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Advancing Europe’s Defence Sector: Innovations, Competitiveness, and Resilience in Focus

In the EUCO Summit on 29 June, the European Council recalled the need to strengthen the technological and industrial base of the European defence sector and make it more innovative, competitive, and resilient.

They welcomed progress in the implementation by Member States of the Strategic Compass in various facets, from physical military defence to cyber security to innovation in military mobility. Precisely one week before this summit, this year’s tenders of the European Defence Fund opened, including 32 calls covering all those facets for strong future implementation. They will remain open until the end of November.

Some examples of proposed project topics that can potentially submit for funding are:

  • Smart technologies for next generation fighter systems
  • Deployable Autonomous AI Agent
  • Sensor grids
  • Future maritime mine countermeasure capability
  • Agile and robust human language technologies for defence

These projects are diverse in purpose and development. However, this diversity also necessitates that responses to those tenders come from businesses across an equally large variety of sectors, which may not all be equally familiar with the defence industry or the European Defence Fund specifically.

The purpose of the EDF is to strengthen European Defence capabilities in all aspects of defence, but the specific goal is to do this through strengthening the European defence industrial base and encouraging cooperation both between Member States and between defence firms. Member States can coordinate for common procurement to decrease cost while increasing financial security for producers. On the other side, defence firms (and businesses in other sectors that may suit defence needs) can cooperate on innovation to decrease their costs to develop innovative technologies and potentially make larger leaps in technological innovation.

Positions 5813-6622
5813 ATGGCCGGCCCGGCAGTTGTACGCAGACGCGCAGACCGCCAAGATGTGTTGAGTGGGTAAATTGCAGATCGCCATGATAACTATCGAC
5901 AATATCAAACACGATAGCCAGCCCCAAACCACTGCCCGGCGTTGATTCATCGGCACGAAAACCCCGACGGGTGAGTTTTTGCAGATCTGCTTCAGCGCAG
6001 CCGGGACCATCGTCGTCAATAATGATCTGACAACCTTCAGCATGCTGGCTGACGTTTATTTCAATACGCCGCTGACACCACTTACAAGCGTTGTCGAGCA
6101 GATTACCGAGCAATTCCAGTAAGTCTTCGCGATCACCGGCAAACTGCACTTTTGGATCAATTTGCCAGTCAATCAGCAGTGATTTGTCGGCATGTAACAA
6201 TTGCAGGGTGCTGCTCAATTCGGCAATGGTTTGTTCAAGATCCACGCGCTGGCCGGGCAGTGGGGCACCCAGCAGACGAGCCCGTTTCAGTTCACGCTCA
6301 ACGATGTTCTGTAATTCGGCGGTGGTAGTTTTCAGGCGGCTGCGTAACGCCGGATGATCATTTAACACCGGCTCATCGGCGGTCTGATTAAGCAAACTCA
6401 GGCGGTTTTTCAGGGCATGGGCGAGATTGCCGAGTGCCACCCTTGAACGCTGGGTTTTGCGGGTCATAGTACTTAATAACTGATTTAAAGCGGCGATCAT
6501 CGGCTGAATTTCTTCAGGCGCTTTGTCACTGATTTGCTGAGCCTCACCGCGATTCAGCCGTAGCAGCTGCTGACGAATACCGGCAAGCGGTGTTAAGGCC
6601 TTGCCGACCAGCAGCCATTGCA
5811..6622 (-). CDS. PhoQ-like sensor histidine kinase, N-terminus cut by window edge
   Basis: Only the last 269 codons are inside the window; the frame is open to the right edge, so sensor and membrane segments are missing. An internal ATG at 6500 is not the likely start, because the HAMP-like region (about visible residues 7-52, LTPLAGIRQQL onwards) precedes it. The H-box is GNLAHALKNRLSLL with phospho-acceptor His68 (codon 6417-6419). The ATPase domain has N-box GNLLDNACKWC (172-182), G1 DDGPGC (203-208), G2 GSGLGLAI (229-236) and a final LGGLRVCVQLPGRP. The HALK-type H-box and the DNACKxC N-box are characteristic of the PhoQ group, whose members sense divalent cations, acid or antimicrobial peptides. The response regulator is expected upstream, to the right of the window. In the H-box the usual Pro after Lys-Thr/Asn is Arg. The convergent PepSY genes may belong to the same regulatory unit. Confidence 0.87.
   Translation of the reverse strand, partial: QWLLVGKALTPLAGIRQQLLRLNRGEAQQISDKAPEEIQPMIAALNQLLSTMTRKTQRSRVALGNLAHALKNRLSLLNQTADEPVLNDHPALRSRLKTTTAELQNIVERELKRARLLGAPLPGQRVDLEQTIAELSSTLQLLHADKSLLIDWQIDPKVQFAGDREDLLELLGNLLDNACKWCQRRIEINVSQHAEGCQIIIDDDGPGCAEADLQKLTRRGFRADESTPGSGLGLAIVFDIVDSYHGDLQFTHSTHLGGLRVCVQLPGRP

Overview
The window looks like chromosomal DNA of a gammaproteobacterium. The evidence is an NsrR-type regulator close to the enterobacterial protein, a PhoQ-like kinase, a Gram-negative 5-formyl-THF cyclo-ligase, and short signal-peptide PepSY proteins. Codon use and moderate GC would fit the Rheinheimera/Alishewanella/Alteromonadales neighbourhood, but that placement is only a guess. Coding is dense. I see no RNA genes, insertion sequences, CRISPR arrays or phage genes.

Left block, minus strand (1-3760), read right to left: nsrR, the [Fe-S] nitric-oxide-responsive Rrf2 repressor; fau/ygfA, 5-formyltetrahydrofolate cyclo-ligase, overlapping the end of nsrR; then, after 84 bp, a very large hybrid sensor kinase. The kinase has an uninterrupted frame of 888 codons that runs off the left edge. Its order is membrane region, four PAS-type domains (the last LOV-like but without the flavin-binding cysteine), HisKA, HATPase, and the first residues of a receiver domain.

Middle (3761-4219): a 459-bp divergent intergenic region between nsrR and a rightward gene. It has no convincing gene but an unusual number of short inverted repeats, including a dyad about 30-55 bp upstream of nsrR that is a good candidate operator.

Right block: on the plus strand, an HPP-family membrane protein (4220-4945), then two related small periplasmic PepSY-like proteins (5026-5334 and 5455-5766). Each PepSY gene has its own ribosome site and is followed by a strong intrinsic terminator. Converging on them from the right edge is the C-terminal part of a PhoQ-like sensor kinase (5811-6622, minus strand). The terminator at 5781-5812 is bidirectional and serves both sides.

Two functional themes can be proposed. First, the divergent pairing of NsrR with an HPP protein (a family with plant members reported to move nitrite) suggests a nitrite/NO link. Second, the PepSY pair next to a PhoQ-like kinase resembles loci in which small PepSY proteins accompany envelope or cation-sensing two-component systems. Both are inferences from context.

The key phrase used in the EDF factsheet is “pooling resources and defragmenting the industrial market”.

The additional cost of this fragmentation is estimated by the European Defence Agency to be between €25 billion and €100 billion annually, which could otherwise be saved to reinvest into further innovation and thus further strengthen of European defence. The EDF’s aim is to help kickstart this process by increasing cooperation with an €8 billion budget from 2021 to 2027, divided into ‘collaborative defence research’ and ‘collaborative capability development’ focuses. This means that application to the EDF requires cooperation between multiple European firms in developing defence capabilities in one of the 32 facets of European defence innovation.

As an example, for the previous call, 41 of 134 projects were awarded a total of €832 million in funding, with each project representing an average of 22 businesses. The three flagship projects that were awarded are the E-NACSOS naval anti-air and missile defence system, the REACTII airborne electronic attack capabilities, and the ODIN’s EYE II space-based missile early warning system. 39% of the selected winning firms were SMEs.

A complete list of calls for the European Defence Fund can be found on the Funding and Tenders Portal of the European Commission.

For more details, please feel free to contact EUFUNDINGHUB to find out more!

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